Monday, September 03, 2007

American Productivity and Job Satisfaction 

Today is Labor Day, a day set aside to recognize the contributions by all working Americans. Labor Day, the first Monday in September, is a creation of the labor movement and is dedicated to the social and economic achievements of American workers. It constitutes a yearly national tribute to the contributions workers have made to the strength, prosperity, and well-being of our country.

How do American compare to their counterparts around the world? Bradley S. Klapper of the Associated Press (AP), reports in the Washington Post that Americans get more done per hour than everyone but the Norwegians (source U.N. report). Americans work an average of 1,804 hours a year (2006). This amount is less than the Europeans but almost 400 hours more than the average Asian. Yet Americans produce more. Why? Our increased productivity "has to do with the ICT (information and communication technologies) revolution, with the way the US organizes companies, and the high level of competition in the country," said Jose Manuel Salazar, the International Labor Organization's head of employment.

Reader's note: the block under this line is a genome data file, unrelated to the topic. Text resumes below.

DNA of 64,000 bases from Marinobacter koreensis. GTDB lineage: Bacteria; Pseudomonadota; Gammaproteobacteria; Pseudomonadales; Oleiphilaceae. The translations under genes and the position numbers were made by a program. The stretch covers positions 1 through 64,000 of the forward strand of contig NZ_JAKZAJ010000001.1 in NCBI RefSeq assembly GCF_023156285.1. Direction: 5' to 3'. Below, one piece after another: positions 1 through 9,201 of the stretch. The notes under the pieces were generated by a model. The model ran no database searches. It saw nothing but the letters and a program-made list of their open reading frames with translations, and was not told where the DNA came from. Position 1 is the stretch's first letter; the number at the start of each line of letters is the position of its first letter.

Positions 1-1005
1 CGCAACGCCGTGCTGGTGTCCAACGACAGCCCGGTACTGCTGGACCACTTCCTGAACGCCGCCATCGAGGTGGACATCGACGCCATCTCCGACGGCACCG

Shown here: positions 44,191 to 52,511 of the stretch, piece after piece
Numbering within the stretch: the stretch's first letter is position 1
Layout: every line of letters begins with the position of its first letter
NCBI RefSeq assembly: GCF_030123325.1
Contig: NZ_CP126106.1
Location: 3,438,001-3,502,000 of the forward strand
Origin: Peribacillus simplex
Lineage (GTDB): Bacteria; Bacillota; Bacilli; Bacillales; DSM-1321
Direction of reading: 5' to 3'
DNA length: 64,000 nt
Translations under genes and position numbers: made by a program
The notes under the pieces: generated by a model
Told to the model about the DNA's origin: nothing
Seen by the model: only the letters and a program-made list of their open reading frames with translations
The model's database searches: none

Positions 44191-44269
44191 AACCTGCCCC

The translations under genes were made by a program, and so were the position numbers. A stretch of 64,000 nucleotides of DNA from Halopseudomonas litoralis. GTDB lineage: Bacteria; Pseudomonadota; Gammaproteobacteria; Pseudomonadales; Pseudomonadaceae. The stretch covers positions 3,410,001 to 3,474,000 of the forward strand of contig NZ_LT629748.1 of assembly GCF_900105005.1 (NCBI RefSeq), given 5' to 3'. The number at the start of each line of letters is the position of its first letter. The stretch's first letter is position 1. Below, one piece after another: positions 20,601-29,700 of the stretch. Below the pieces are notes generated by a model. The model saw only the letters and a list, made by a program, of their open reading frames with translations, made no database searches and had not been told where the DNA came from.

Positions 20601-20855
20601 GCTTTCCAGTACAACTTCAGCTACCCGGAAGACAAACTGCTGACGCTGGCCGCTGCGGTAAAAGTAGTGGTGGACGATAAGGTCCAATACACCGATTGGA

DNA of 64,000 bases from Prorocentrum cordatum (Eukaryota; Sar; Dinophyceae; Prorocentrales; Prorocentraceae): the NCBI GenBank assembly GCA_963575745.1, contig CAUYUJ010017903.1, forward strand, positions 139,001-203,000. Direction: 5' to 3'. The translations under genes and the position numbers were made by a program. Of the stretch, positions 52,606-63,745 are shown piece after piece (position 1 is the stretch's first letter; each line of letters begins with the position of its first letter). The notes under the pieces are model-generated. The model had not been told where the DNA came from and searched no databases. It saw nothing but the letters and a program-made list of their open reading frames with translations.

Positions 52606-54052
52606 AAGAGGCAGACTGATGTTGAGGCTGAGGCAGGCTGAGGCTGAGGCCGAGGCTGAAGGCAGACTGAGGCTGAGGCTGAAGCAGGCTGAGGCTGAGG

Well, you might ask, are American workers satisfied with their jobs? The MSM would have us believe we are not. However, facts counter that meme.

An amazingly high percentage of Americans like their jobs. Data by the General Social Survey (GSS - 2002) discovered that 89% of us are very or somewhat satisfied with our jobs; 11%, not so satisfied. Maybe these statistics are different among "good" job holders and "bad" job holders? Or maybe between those with low incomes and little education. Not so - 9/10 are satisfied regardless of income, degrees, etc. 87% of "working class" people are satisfied.

If "working class" people could go to the beach instead of working, would they be happier? Again, the answer is "no" - most, along with others would keep working.

Most of us are functioning pretty well by working and are satisfied with our work. This attitude may also be a key reason Americans score better than Europeans on happiness surveys. In turn, this attitude towards work contributes to our productivity.